Apple, Google Announce Privacy Changes to Coronavirus Tracing

Credit: NIH

Google and Apple announced a rare cooperative project recently with the aim of developing a mobile coronavirus contact tracing platform. The companies were slow to release details, but observers still pointed out some potential privacy and security concerns. Today, Apple and Google have released an overview of changes they will make to the upcoming program to assuage those concerns. 

The underlying technology powering the contact tracing technology isn’t changing. It’s still reliant on Bluetooth connectivity on your phone, but you won’t have to connect to any other phones for it to work. Phones can register contact with other Bluetooth signals automatically, and the new mobile apps will be able to leverage unique identifiers to determine with whom you’ve been in close contact. The idea is that if someone tests positive for COVID-19, the app can alert those at risk of contracting it. 

Apple and Google have started to refer to this system as “exposure notification” technology instead of contact tracing. While this is part of contact tracing, it would be inaccurate to imply it could stand in for the epidemiological work involved with true contact tracing. Previously, the unique Bluetooth identifiers would rotate every 24 hours. Now, the companies say the “tracing keys” will change randomly throughout the day, making it even harder to connect an ID with specific people in real life.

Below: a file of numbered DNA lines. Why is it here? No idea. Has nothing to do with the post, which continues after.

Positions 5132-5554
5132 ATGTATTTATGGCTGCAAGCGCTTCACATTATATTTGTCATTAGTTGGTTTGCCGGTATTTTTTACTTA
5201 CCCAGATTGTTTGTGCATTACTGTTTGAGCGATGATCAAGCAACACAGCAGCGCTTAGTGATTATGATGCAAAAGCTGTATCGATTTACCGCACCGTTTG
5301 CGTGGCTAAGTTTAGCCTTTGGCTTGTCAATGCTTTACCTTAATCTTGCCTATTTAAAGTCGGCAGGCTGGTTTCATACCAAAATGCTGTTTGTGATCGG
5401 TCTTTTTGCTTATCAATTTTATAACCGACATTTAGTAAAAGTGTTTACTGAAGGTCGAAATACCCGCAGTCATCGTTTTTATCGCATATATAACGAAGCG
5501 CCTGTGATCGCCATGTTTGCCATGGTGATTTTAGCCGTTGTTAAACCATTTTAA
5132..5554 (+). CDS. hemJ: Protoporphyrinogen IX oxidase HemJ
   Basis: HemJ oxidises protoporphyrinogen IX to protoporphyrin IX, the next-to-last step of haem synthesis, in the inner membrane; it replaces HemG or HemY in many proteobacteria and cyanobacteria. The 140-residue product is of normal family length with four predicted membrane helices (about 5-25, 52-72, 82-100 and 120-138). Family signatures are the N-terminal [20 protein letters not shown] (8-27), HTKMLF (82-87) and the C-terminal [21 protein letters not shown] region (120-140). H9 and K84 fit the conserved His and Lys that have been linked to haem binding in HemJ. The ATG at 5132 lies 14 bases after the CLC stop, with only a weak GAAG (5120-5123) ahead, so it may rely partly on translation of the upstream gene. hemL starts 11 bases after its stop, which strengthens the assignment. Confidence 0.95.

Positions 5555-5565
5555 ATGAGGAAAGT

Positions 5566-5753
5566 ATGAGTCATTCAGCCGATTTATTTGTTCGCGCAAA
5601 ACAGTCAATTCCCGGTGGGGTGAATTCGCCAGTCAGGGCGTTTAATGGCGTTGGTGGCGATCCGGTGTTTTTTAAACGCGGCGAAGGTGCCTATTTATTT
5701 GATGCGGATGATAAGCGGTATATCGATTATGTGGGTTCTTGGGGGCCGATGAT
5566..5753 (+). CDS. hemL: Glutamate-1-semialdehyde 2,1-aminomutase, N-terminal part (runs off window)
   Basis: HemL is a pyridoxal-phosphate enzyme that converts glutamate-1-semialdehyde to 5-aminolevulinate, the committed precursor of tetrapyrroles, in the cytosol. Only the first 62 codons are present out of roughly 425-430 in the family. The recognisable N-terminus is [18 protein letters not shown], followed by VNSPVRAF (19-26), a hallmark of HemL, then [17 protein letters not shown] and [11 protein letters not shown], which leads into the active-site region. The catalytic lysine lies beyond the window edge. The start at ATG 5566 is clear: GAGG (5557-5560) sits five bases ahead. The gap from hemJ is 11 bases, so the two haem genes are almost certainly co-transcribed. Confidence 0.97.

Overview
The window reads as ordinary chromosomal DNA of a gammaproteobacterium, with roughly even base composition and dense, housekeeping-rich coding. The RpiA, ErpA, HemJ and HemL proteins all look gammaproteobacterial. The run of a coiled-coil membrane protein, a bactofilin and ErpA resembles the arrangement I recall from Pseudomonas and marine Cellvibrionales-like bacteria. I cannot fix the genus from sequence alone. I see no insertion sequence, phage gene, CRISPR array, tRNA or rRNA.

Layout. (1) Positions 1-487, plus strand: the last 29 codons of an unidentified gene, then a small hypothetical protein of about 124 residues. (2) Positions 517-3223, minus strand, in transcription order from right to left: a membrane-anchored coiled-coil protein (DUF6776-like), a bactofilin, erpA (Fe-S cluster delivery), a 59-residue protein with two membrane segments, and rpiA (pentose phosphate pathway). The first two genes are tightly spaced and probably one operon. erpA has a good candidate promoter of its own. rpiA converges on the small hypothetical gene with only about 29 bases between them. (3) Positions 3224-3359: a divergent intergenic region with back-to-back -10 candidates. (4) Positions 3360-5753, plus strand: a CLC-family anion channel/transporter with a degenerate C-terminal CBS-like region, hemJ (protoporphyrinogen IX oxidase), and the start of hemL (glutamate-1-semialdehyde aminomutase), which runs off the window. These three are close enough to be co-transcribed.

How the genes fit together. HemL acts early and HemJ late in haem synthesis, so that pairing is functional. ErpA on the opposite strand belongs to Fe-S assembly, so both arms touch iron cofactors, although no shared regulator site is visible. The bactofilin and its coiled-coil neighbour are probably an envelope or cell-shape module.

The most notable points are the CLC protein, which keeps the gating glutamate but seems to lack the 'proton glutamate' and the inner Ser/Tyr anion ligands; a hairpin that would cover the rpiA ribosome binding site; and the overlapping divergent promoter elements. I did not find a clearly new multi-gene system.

In addition, the metadata associated with the list of Bluetooth contacts will be encrypted with AES technology. Modern smartphones have hardware that can accelerate AES encryption, making the system more efficient and secure. As with the tracing keys, it was theoretically possible to associate digital identifiers with real people. The new encryption should prevent that. 

The companies see this technology as a temporary necessity. Once the pandemic has passed, Apple and Google have pledged to disable the exposure notification system. It will also be possible to disable the service on a regional basis based on requests from established health authorities. Any third-party apps built with the eventual API will come with limits on exposure time in five-minute intervals, with a maximum of 30 minutes. This, too, will help to preserve user privacy. 

We expect standalone apps to arrive in the Play Store and App Store in the next few weeks. Both companies are also planning to deploy beta versions of their respective mobile operating systems that have the exposure notification technology built-in.

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